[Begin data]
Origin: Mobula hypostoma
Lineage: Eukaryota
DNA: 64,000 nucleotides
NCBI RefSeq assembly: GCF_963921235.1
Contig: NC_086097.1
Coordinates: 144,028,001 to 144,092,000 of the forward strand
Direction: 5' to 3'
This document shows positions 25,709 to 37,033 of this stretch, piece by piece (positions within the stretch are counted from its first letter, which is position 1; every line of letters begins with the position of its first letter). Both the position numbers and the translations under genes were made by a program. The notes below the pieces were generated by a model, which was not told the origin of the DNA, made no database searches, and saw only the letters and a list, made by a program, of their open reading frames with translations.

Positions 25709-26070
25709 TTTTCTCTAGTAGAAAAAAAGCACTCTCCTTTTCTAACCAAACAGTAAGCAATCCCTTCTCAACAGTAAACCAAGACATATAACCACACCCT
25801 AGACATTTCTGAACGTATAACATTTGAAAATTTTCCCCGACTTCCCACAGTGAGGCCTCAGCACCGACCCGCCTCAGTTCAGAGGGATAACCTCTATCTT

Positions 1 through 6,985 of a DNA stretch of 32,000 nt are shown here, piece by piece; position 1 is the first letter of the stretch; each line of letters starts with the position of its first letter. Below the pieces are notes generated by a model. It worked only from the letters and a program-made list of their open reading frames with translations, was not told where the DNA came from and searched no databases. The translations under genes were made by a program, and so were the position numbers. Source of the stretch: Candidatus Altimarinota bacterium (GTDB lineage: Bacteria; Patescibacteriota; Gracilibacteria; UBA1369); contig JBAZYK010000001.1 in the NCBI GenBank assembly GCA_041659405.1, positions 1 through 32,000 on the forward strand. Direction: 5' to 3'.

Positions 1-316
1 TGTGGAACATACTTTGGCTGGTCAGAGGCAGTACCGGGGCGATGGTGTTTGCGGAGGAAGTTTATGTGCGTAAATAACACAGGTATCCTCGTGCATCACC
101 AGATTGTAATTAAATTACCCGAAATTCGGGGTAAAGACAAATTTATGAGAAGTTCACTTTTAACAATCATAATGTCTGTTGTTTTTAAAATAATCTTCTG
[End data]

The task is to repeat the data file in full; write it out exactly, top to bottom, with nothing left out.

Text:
Origin: Mobula hypostoma
Lineage: Eukaryota
DNA: 64,000 nucleotides
NCBI RefSeq assembly: GCF_963921235.1
Contig: NC_086097.1
Coordinates: 144,028,001 to 144,092,000 of the forward strand
Direction: 5' to 3'
This document shows positions 25,709 to 37,033 of this stretch, piece by piece (positions within the stretch are counted from its first letter, which is position 1; every line of letters begins with the position of its first letter). Both the position numbers and the translations under genes were made by a program. The notes below the pieces were generated by a model, which was not told the origin of the DNA, made no database searches, and saw only the letters and a list, made by a program, of their open reading frames with translations.

Positions 25709-26070
25709 TTTTCTCTAGTAGAAAAAAAGCACTCTCCTTTTCTAACCAAACAGTAAGCAATCCCTTCTCAACAGTAAACCAAGACATATAACCACACCCT
25801 AGACATTTCTGAACGTATAACATTTGAAAATTTTCCCCGACTTCCCACAGTGAGGCCTCAGCACCGACCCGCCTCAGTTCAGAGGGATAACCTCTATCTT

Positions 1 through 6,985 of a DNA stretch of 32,000 nt are shown here, piece by piece; position 1 is the first letter of the stretch; each line of letters starts with the position of its first letter. Below the pieces are notes generated by a model. It worked only from the letters and a program-made list of their open reading frames with translations, was not told where the DNA came from and searched no databases. The translations under genes were made by a program, and so were the position numbers. Source of the stretch: Candidatus Altimarinota bacterium (GTDB lineage: Bacteria; Patescibacteriota; Gracilibacteria; UBA1369); contig JBAZYK010000001.1 in the NCBI GenBank assembly GCA_041659405.1, positions 1 through 32,000 on the forward strand. Direction: 5' to 3'.

Positions 1-316
1 TGTGGAACATACTTTGGCTGGTCAGAGGCAGTACCGGGGCGATGGTGTTTGCGGAGGAAGTTTATGTGCGTAAATAACACAGGTATCCTCGTGCATCACC
101 AGATTGTAATTAAATTACCCGAAATTCGGGGTAAAGACAAATTTATGAGAAGTTCACTTTTAACAATCATAATGTCTGTTGTTTTTAAAATAATCTTCTG